"We are very glad that we have succeeded in finding a common platform for the presentation of the novel themes within Regenerative Medicine at the World Congress in Leipzig and can therefore give the visitors and exhibitors a broad basis for interdisciplinary exchange", said Professor Frank Emmrich, Director of the Fraunhofer Institute for Cell Therapy and Immunology (IZI), which is organizing the event.
Press Contact:Christina Kühn & Jens Augustin
For the first time the congress is accompanied by a large-scale industry exhibition, that allows a direct exchange between representatives of science and economy. "The enormous presence of industry clarifies the growing relevance of Regenerative Medicine for the economy as well as the business location Germany." mentions Dr. Wilhelm Gerdes, Fraunhofer IZI. Approximately 60 exhibitors from 20 countries are going to be represented on the industry exhibition. The main sponsor of the WCRM is the company PluriStem from Israel.
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A new assessment of NASA's record of global temperatures revealed that the agency's estimate of Earth's long-term temperature rise in recent decades is accurate to within less than a tenth of a degree Fahrenheit, providing confidence that past and future research is correctly capturing rising surface temperatures.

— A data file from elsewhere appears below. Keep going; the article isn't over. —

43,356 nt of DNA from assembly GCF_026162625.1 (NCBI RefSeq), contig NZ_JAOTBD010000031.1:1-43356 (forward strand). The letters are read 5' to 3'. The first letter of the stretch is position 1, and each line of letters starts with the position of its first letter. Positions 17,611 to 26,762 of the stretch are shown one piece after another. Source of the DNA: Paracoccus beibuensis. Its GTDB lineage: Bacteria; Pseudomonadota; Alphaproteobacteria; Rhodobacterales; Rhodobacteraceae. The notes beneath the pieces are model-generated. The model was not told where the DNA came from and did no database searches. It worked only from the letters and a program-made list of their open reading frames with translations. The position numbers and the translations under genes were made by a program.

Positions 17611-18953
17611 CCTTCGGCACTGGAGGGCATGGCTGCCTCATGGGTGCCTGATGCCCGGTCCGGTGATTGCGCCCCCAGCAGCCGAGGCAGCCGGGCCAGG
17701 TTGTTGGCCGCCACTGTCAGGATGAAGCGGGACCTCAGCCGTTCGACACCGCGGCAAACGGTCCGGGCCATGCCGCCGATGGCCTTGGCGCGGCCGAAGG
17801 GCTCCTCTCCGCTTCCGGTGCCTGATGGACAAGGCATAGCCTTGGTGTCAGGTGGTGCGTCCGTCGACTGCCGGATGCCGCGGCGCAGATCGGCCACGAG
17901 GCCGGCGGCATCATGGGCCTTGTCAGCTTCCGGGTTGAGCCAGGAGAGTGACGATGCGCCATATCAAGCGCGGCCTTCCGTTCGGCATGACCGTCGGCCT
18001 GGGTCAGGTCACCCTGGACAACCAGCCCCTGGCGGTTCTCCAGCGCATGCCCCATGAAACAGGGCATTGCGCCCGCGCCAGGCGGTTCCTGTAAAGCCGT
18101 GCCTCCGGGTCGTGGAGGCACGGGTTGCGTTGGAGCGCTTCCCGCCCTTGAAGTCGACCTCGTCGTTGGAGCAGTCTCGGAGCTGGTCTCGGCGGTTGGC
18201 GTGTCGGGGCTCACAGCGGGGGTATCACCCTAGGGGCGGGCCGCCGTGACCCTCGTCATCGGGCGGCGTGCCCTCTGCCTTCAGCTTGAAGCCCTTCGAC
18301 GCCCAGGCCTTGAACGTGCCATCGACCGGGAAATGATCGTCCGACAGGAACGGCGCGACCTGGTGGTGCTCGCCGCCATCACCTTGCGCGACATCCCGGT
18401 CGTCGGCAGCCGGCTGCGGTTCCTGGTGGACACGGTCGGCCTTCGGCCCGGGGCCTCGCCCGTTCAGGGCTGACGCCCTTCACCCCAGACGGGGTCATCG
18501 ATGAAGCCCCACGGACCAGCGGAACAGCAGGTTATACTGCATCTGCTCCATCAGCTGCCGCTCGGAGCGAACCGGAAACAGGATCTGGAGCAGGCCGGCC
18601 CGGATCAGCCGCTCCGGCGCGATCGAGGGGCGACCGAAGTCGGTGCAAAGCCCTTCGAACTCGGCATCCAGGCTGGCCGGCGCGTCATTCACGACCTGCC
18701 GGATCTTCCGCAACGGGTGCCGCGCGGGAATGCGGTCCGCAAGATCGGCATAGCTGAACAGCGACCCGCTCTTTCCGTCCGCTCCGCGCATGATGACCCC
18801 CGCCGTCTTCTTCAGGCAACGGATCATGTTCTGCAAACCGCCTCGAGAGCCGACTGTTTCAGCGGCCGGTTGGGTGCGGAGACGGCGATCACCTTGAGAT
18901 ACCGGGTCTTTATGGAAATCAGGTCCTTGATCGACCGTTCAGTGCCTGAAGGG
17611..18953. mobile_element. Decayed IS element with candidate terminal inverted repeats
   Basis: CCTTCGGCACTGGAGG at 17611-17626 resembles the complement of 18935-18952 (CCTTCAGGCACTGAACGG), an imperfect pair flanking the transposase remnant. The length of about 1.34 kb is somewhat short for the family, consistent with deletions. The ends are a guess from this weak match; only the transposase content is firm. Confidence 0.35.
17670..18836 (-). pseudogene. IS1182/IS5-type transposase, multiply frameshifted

The most complete assessment ever of statistical uncertainty within the GISS Surface Temperature Analysis (GISTEMP) data product shows that the annual values...
Physicists at the University of Basel are able to show for the first time how a single electron looks in an artificial atom. A newly developed method enables them to show the probability of an electron being present in a space. This allows improved control of electron spins, which could serve as the smallest information unit in a future quantum computer. The experiments were published in Physical Review Letters and the related theory in Physical Review B.
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Engineers at the University of Tokyo continually pioneer new ways to improve battery technology. Professor Atsuo Yamada and his team recently developed a...
With a quantum coprocessor in the cloud, physicists from Innsbruck, Austria, open the door to the simulation of previously unsolvable problems in chemistry, materials research or high-energy physics. The research groups led by Rainer Blatt and Peter Zoller report in the journal Nature how they simulated particle physics phenomena on 20 quantum bits and how the quantum simulator self-verified the result for the first time.
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